• 2018-07
  • 2018-10
  • 2018-11
  • 2019-04
  • 2019-05
  • 2019-06
  • 2019-07
  • 2019-08
  • 2019-09
  • 2019-10
  • 2019-11
  • 2019-12
  • 2020-01
  • 2020-02
  • 2020-03
  • 2020-04
  • 2020-05
  • 2020-06
  • br Discussion Variant angina was described by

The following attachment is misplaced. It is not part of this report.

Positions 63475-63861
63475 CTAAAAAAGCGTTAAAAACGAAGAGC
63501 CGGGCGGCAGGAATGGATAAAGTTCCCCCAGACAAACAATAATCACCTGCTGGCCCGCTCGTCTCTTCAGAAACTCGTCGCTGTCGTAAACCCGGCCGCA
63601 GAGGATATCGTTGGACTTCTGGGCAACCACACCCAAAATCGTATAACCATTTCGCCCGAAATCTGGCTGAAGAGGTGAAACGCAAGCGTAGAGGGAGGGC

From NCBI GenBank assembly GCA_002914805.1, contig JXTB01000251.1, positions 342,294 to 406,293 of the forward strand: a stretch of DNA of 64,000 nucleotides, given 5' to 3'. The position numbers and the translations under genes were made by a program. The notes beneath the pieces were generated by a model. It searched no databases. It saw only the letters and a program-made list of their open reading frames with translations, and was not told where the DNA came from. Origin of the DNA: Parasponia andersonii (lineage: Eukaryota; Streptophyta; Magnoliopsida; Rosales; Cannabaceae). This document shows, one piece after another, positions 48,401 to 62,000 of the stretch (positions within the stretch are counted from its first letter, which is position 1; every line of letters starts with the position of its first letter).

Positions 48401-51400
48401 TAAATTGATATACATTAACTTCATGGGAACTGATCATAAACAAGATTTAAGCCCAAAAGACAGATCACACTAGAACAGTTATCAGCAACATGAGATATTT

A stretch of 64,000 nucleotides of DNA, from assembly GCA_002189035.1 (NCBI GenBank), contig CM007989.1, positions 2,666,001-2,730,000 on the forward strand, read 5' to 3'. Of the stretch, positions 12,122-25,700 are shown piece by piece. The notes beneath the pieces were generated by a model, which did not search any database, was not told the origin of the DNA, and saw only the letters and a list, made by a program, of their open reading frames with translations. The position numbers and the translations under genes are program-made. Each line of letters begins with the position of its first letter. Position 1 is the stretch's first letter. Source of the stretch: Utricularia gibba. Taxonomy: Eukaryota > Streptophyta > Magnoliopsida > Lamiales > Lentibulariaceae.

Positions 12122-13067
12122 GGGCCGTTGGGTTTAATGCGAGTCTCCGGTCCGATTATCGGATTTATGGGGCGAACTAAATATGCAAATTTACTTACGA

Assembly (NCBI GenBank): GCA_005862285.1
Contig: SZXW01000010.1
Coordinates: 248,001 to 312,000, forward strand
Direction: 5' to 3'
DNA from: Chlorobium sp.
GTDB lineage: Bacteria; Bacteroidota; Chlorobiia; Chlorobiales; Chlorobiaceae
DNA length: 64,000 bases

Discussion Variant KC7F2 was described by Prinzmetal et al. in 1959 [1]. It can involve serious arrhythmias such as ventricular tachycardia, ventricular fibrillation, and atrioventricular block, and patients are particularly susceptible to sudden cardiac death in such cases [2,3]. Coronary spastic angina without any significant coronary artery constriction responds well to drug therapy with calcium blockers and has a favorable prognosis [4]. However, in a long-term observational study, angina recurred despite the use of oral calcium blockers, with a 3.2% incidence of sudden cardiac death and a 6.5% incidence of acute myocardial infarction over a period of 89 months [5]. Although significant coronary stenosis is a risk factor for acute myocardial infarction, it does not affect the development of fatal arrhythmias [6]. Smoking is the only clear risk factor for coronary artery spasms [7]. Therefore, an important clinical issue is the treatment of coronary spastic angina that recurs despite proactive drug therapy with calcium blockers, long-acting nitrates, and nicorandil, as well as smoking cessation and management of obesity, hypertension, impaired glucose tolerance, and abnormal lipids as recommended in the current guidelines [8]. This is of major interest, particularly in Japanese patients who experience coronary artery spasms more frequently [9]. Implantable cardioverter defibrillators (ICDs) were reportedly effective in patients who developed ventricular fibrillation despite maximal drug therapy [10]. However, the Japanese guidelines for coronary spastic angina state that ICDs should only be considered in refractory cases, and there is still no consensus on this matter [8]. Furthermore, no treatment guidelines have been specified for PEA or complete atrioventricular block in the absence of ventricular tachycardia or ventricular fibrillation [8]. In previous reports, drug therapy in patients with resuscitated PEA resulted in favorable progress [11] and a DDD pacemaker was implanted in a patient with complete atrioventricular block and non-sustained ventricular tachycardia [12]. In the present case, cardiopulmonary arrest was caused by PEA and bradycardia, not ventricular fibrillation or ventricular tachycardia. Therefore, the present patient\'s condition was not amenable to electrical defibrillation, and pacemaker therapy was selected instead. The pacemaker settings for pacemaker therapy also required some ingenuity. The maximum ventricular output was set at 7.5V because settings of longer duration could potentially result in an increase in the pacing threshold [13]. However, a rate drop response (RDR) setting was selected to ensure efficient pacing only when needed because ventricular pacing during normal conditions shortens battery life. In this case, the pacemaker was set to ensure pacing at a high heart rate (70ppm) when the heart rate fell to ≤40bpm or there was a sudden decrease in the heart rate of more than 15bpm. The pacemaker used in this case was selected because we felt that it could provide pacing therapy suitable for this patient\'s condition. Commercially available ICD devices are not capable of RDR settings, and back-up pacing is the only available setting for brady pacing. Pacing can therefore be done only at the lowest set heart rate even during attacks. The selection of settings that anticipate pacing at a higher heart rate during attacks leads to more frequent pacing when the heart rate is lower during normal conditions, and may result in pacing discomfort and battery depletion. However, pacing stimulation in ischemic regions runs the risk of provoking serious arrhythmias such as ventricular fibrillation [13], and concomitant ICD is therefore more desirable in that regard. Chest compression and epinephrine are effective for PEA, whereas electrical defibrillation is not. Medium voltage therapy (MVT) has recently been attempted, where electrical stimulation by a cardiac device during ventricular fibrillation or PEA induces skeletal muscle contractions and maintains coronary blood flow in the same manner as chest compression [14,15]. Although this technique has not yet been put to practical use, it would appear to be well suited to cases such as the present one.